Jackson Hurst & Rachel Nichols (Photo: Richard Foreman Jr./Paladin)

Directed by Margaret Whitton
Produced by Steven Tabakin &Whitton
Written by Roger Towne, based on the novel The Loop by Joe Coomer
Released by Paladin
USA. 98 min. Not Rated
With Jackson Hurst, Rachel Nichols, Linda Emond, Buck Henry, Judith Ivey, Phyllis Somerville, Erik Jensen, Matte Osian, Rocco Sisto & Louis Zorich


A Bird of the Air is a lovely little modern screwball comedy that only hard-hearted cynics will resist.

Lyman’s life is in a predictable pattern. For years the practical, solitary man (Jackson Hurst) has worked the night shift patrol along a New Mexico highway loop, helping with emergencies and ensuring safety, until two unpredictable forces invade his stable life, blowing it off course. First, a parrot flies into his trailer, and he becomes fascinated with the phrases and sounds it repeats almost conversationally: “Shut up!” “Give some to the parrot,” and “Speak for yourself.” Then there are the mysterious sayings—“I’m an eagle!” “Brrring MA 17,” and “Prepare to meet your maker”—that might link to the parrot’s past owners, but which Lyman comes to believe somehow speak to him about his own isolated life and future direction.

When he bones up on parrot care at the library, a pretty, outrageously flirtatious, and obnoxious librarian, Fiona (Rachel Nichols), relentlessly hones in on him. Clearly not used to being ignored, she takes him on as a challenge. She finally gets him to pay attention to her by tempting him with her skills to decode the parrot’s messages, beginning with the Biblical source for the parrot’s longest declaration: “A bird of the air shall carry the word.” When she follows Lyman home, the parrot has a ready response, a wolf whistle, prodding Lyman to get over his disapproval over her messy, unsafe car (symbolic of her lifestyle) and respond to her sex appeal.

With more than a comic nod to the Hepburn/Tracy library-set Desk Set (1957), the two look for clues in libraries to the parrot’s past owners, ostensibly to return the bird. In another wink to those classic screwball romances where the movie star’s beauty supposedly hides behind clunky librarian’s glasses, here it’s the guy who is hunkered under a grimy cap and fluorescent overalls until the librarian strips him down to reveal the hunk underneath (and Hurst is quite the eye candy). But when the fanciful Fiona finds she can’t deal with the grim reality Lyman faces nightly out on the highway patrol, he becomes even more obsessed with solving the parrot’s origins, and persistently tracks down every clue she identified, hoping to win her back by conducting a genealogical-like research back through the decades of the parrot’s owners.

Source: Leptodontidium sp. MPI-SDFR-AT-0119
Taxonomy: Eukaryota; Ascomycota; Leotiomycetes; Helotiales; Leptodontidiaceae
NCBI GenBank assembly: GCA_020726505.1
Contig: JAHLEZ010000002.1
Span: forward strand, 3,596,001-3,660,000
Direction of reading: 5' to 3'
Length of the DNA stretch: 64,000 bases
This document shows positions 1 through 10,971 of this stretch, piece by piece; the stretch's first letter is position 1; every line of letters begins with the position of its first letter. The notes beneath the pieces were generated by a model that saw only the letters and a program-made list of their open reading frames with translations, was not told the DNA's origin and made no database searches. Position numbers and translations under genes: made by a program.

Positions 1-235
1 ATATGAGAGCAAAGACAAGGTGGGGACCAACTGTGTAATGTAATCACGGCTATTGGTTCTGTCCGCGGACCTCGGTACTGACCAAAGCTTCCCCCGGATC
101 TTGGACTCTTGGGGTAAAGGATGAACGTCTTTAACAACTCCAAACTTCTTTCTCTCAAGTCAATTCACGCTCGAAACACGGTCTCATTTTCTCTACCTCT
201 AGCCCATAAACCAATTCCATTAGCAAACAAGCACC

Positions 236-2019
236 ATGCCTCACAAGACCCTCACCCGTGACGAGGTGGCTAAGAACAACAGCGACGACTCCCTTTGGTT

As combustible as the chemistry between the two attractive young stars may be, an unexpected bonus comes with the delightful stream of old pro’s appearing as the parrot’s previous owners. Margaret Whitton was the film’s producer before she decided to make her directing debut, so she can take credit for the sparkling casting of the likes of Buck Henry, Judith Ivey, Louis Zorich, among several other master storytellers. Each briefly but zestfully recounts the name they bestowed on the parrot, what he meant to them, and why they had to pass it on. One by one, each solves how a phrase was added to the parrot’s repertoire, while imparting a colorful life lesson to Lyman that will help move him out of his rut (and into Fiona’s changing orbit).

Roger Towne’s adaptation of Joe Coomer’s (a bit sexier and bruising) novel The Loop slips over a couple of rough patches. The intermittent voice-over narration by the graveyard shift waitress (Linda Emond) adds an unnecessary mother figure; Lyman’s missing background leaves a confusing impression at first that he’s virginal rather than a loner; and the climactic incident that so traumatizes animal loving Fiona seems contrived rather than an experience that Lyman has had to steel himself against frequently. But the talking parrot, and the engaging people he brings together, create more romantic sense and sensibility than the talking cat and her would-be owners in Miranda July’s recent The Future, and should particularly appeal to folks who, like me, found that film just too self-consciously hip to take to heart. As the pet here says: “Mmmmmmmm, good.”